Louisiana’s elections chief accused of sexual harassment
BATON ROUGE, La. (AP) — A lawsuit accuses Louisiana Secretary of State Tom Schedler of sexually harassing an employee for years and punishing her after she rebuffed his repeated advances.
In response to the suit’s allegations, a spokeswoman for the secretary of state’s office said Schedler and his accuser had a “consensual sexual relationship.” The woman’s lawyer, Jill Craft, denied that claim.
The woman’s lawsuit, filed Thursday in a state court, claims Schedler frequently sent her love letters, sexually propositioned her and showed up at her doorstep with unwanted gifts, including sex tapes. It also claims Schedler enlisted help from state security personnel to report on her whereabouts.
Schedler, a 68-year-old Republican who was elected to a second four-year term in 2015, said in a statement that he hadn’t seen the suit but believes in a “safe workplace, free from harassment.”
“We take any allegation of sexual harassment very seriously here at the secretary of state’s office,” he said.
The lawsuit says Schedler’s harassment of the woman began approximately a decade ago and escalated over the years. Schedler hired the woman to be his executive secretary in 2011 but later transferred her to a job “where she was given virtually nothing to do all day.”
“At the time of her transfer, (Schedler) made it clear to her that she was going to be exiled until she learned how to please him and make him happy,” the suit says.
Schedler is the state’s chief election officer and administers the state corporation and trademark laws. He was first elected to his current position in 2011 after inheriting the office from a predecessor who ran for lieutenant governor.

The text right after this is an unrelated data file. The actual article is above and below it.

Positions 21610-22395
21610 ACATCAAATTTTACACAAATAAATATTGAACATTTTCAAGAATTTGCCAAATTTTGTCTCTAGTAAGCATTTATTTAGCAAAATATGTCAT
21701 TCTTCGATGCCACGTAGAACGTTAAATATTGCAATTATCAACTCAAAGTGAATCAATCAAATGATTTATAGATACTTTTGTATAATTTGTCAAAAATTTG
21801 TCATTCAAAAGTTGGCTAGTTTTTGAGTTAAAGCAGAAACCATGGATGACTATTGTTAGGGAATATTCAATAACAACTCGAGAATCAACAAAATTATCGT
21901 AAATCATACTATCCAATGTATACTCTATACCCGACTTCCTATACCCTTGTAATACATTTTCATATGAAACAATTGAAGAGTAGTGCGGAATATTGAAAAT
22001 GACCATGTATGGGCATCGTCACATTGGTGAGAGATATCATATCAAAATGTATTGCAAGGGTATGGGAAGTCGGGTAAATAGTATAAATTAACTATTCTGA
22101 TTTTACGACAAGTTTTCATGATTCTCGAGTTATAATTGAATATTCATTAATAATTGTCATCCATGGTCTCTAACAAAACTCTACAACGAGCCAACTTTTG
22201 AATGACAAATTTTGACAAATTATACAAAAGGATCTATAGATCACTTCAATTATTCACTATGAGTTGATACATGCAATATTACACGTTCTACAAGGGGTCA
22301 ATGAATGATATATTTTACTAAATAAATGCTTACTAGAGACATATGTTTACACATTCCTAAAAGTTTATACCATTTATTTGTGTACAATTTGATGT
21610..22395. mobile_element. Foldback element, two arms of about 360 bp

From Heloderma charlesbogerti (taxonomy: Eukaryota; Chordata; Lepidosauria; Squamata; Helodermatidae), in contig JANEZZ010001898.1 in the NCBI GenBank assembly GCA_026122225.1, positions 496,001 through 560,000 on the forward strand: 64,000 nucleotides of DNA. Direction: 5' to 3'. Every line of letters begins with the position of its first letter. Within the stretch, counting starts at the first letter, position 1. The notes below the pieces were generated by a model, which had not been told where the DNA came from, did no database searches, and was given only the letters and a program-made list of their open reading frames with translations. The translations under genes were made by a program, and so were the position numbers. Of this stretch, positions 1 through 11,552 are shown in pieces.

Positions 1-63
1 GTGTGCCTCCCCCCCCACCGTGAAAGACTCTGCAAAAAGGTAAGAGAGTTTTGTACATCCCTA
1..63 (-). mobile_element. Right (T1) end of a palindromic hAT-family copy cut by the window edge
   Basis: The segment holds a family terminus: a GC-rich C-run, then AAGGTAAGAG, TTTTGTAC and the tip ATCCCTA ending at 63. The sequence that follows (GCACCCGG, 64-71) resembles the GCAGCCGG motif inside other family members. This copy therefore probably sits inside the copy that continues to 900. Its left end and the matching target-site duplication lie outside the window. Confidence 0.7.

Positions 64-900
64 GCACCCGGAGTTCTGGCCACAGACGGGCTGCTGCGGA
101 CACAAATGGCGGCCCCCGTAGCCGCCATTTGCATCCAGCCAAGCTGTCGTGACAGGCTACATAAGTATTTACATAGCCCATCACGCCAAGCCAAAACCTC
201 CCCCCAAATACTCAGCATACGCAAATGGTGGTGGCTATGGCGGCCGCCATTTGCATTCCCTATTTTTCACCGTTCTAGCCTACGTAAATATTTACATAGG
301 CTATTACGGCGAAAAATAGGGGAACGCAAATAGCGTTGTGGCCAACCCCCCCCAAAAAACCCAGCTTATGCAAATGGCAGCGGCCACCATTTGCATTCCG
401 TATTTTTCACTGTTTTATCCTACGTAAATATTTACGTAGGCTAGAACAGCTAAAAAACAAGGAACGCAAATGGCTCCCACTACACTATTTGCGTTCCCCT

Schedler is the most prominent Louisiana political figure to face sexual harassment allegations since an expose of movie executive Harvey Weinstein last fall fueled the #MeToo movement on social media and sparked a national conversation about such claims.
Craft said the #MeToo movement helped inspire her client to file the lawsuit after years of harassment. Craft also said she contacted someone in Gov. John Bel Edwards’ administration last August to report her client’s allegations about Schedler.
Richard Carbo, a spokesman for the governor’s office, said the woman’s attorney contacted Jay Dardenne, the governor’s chief financial adviser, about the allegations “for the purpose of engaging (Schedler) in the matter.” Dardenne was the secretary of state before Schedler.
“All of the information given to Commissioner Dardenne was handed over to the Secretary of State as requested by the petitioner’s attorney,” Carbo said in a statement.
Craft said her client is still employed by the secretary of state’s office.
The lawsuit claims Schedler’s harassment began shortly after he joined the secretary of state’s office in 2007 and bought a town house in the same 16-unit complex as his accuser. Schedler invited her to dinners and other events and asked her to join her on a trip to Sedona, Arizona, where he booked them into the same room, the suit says.
The woman repeatedly told Schedler that she wasn’t interested in him sexually, but his advances continued, the suit says. In 2009, he allegedly gave her a Valentine’s card that included the words, “I’m not interested in a nice, normal relationship!” circled by a heart. In December 2016, Schedler approached her with a naked photograph of a woman and asked if she could paint it for him, the suit alleges.
Edwards’ deputy chief of staff, Johnny Anderson, stepped down in November amid sexual harassment claims. Edwards created a seven-member study group to review Louisiana’s policies for handling such claims.
Data recently provided to The Associated Press and other news outlets shows the state has paid at least $2.6 million since 2004 to settle nearly four dozen sexual harassment claims, including allegations against college professors, judges, health care workers and one former state lawmaker.
Schedler said in his statement that he and his wife have been living apart “for a long time,” adding that friends and relatives “have known of our personal status and have lovingly supported our decision.”
“While I understand that my service as a public official opens my private life to outside scrutiny, I’ve found support from others who have experienced similar marital issues in their personal life and can empathize,” he said.
Associated Press writer Melinda Deslatte contributed to this story.